As a transgender teenager, singer-songwriter Joe Stevens struggled to find a sense of direction.
“Growing up trans … it’s hard to imagine yourself doing anything when you grow up,” said Stevens, one third of the roots-Americana trio Coyote Grace. “Somewhere in there I figured out that this is the thing I loved to do most.”
Stevens will perform solo in downtown San Luis Obispo this weekend as part of Central Coast Pride.
“American Idol” finalist and singer David Hernandez is headlining Pride in the Plaza, which takes place from noon to 5:30 p.m. Sunday at Mission Plaza. Also performing are comedian Bridget McManus, soulful jazz combo Reese Galido & The Betrothed, gypsy jazz band The Tipsy Gypsies, drag queen Tommi Rose and Ethylinna Canne.
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Stevens, who was born female but identifies as male, grew up in Sacramento in a musical family. His parents worked as studio singers on variety shows in the 1960s and ’70s, while his paternal grandfather sang on the soundtracks of Disney movies including “Lady and the Tramp.”
Stevens, whose mother is the artistic director and co-founder of the Sacramento Children’s Chorus, saw music as a “kind of respite” from his family’s squabbles and his own debilitating stutter.
“You don’t stutter when you sing,” he said. “You don’t argue when you’re singing, either.”
It was during a year-and-a half stay at a “therapeutic boarding school” in rural Arizona that Stevens picked up a guitar for the first time. Denied access to the radio and television, he started piecing together songs by Tom Petty, Nirvana and Stone Temple Pilots from memory.
Soon, he was writing his own songs — hundreds of them.
“It was my sole coping mechanism at the time,” said Stevens, then a teenager. “It made me feel better.”
After finishing his high school education at an arts-centered boarding school, Stevens studied composition at Cornish College of the Arts in Seattle. But as his love of music grew, his depression deepened.
“By the time I graduated, I had this pretty strong feeling that something was not right,” he said, especially when he compared his life to those of his busy, satisfied peers. “All of my friends were happy … and I could barely get myself out of the apartment and to class some days. It just didn’t add up.”
Finally, Stevens stumbled across a copy of Loren Cameron’s book “Body Alchemy: Transsexual Portraits,” which features photos of people who have made the transition from female to male.
“As soon as I saw it, I knew that’s what I had to do,” he said.
With the encouragement of his then-girlfriend and Coyote Grace band mate, Ingrid Elizabeth, Stevens took a two-year break from music to earn money for hormone therapy and surgery.
Then the two made their first studio album as Coyote Grace, 2006’s “Boxes & Bags,” and hit the road.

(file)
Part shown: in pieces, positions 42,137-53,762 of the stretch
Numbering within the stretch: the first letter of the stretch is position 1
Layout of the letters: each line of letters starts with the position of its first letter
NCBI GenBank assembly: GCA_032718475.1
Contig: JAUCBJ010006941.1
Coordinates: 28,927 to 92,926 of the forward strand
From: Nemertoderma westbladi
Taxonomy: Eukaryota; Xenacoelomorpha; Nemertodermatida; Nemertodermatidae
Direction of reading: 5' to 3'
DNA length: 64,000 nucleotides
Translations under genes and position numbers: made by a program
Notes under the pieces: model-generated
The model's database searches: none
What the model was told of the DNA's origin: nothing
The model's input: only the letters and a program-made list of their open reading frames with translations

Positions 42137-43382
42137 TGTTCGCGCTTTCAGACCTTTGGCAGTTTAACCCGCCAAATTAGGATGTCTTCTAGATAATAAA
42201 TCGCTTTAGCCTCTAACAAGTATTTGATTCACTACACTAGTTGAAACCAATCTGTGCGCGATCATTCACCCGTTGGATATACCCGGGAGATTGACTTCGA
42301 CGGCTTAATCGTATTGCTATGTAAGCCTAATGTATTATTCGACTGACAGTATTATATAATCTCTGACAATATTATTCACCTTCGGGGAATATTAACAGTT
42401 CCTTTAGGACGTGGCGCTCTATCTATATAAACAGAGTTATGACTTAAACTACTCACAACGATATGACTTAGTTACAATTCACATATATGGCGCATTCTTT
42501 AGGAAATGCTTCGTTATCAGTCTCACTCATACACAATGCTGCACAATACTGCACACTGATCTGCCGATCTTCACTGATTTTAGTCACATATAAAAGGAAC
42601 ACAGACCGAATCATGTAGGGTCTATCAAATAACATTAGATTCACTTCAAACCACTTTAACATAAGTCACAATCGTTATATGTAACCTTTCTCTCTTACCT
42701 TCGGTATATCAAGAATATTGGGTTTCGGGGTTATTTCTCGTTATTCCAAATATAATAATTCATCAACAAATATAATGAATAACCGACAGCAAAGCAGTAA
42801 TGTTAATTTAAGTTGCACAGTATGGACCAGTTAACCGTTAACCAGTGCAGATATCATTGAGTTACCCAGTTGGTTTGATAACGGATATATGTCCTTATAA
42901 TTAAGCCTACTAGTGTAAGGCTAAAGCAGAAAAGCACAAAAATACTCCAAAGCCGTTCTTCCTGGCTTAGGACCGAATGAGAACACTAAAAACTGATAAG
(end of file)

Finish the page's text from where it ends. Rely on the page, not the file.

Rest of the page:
“We pretty much packed up everything we had into a series of RVs and … toured perpetually for a few years,” Stevens said, adding a band member, Michael Connolly, in the process.
Coyote Grace has since recorded four more albums, toured with the Indigo Girls and earned a faithful following in the LGBT community.
“People were just so happy to have songs that were written about their experiences or to see themselves reflected on stage,” Stevens said, acknowledging the importance of helping “pave the way for the next generation to show people that you can be trans, that you can be out and feel OK.”
“It doesn’t have to be a sad story all the time,” he said. “We can celebrate these differences and go on and be productive members of society.”
With Coyote Grace currently on hiatus, Stevens is branching out as a solo artist specializing in indie folk and edgy rock songs with a political edge. His first solo album, “Last Man Standing,” comes out Aug. 1.
According to Stevens, the title reflects triumph over adversity as well as continuing struggles with alcoholism and other personal demons.
“All the tunes seem to convey the journey I’ve been on,” he said, charting “the search for the self, the search for identity.”
Stevens is also working on another project, “Songs of the People.” For $140, he’ll spend time interviewing a subject, then write and produce a custom song about their life experiences — later sending them an MP3 of the song.
“It’s really scary to try and do somebody the honor of trying to tell their story,” said Stevens, who eventually plans to release a compilation of the songs. “They’re all different and they’re all really interesting. (But) it’s the human story underneath, and I think everybody can identify with (that) no matter what the storyline is.”
IF YOU GO
Pride in the Plaza
Noon to 5:30 p.m. Sunday
Mission Plaza, San Luis Obispo
541-4252 or www.slopride.com
MORE PRIDE EVENTS
Looking for a way to celebrate Central Coast Pride? Here are a few highlights:
“Matt Shepard is a Friend of Mine”
Director Michele Josue will be on hand for tonight’s screening of this documentary about hate crime victim Matthew Shepard, the young gay man who was brutally beaten, tortured and left to die in Laramie, Wyo., in 1998. The film offers rare photos, footage and revelations into Shepard’s life. The screening starts at 7 p.m. today at the Palm Theatre, 817 Palm St. in San Luis Obispo. A $10 donation is encouraged.
Contestants from reality competition “RuPaul’s Drag Race” will be among the performers when Tommi Rose and the Playgirls take the stage for two 21-and-older shows. Showtimes are 6:30 p.m. and 9:30 p.m. Friday at SLO Brewing Co., 1119 Garden St. in San Luis Obispo. Tickets are $20.
Grammy Award winner Margaret Cho has many titles, including actress, author, activist, musician and boundary-pushing standup comedian. Her screen credits include “30 Rock,” “Drop Dead Diva” and “Dancing with the Stars.” Catch Cho’s act at 8 p.m. Saturday at the Cohan Center, Cal Poly, 1 Grand Ave., in San Luis Obispo. Admission is $32 to $70.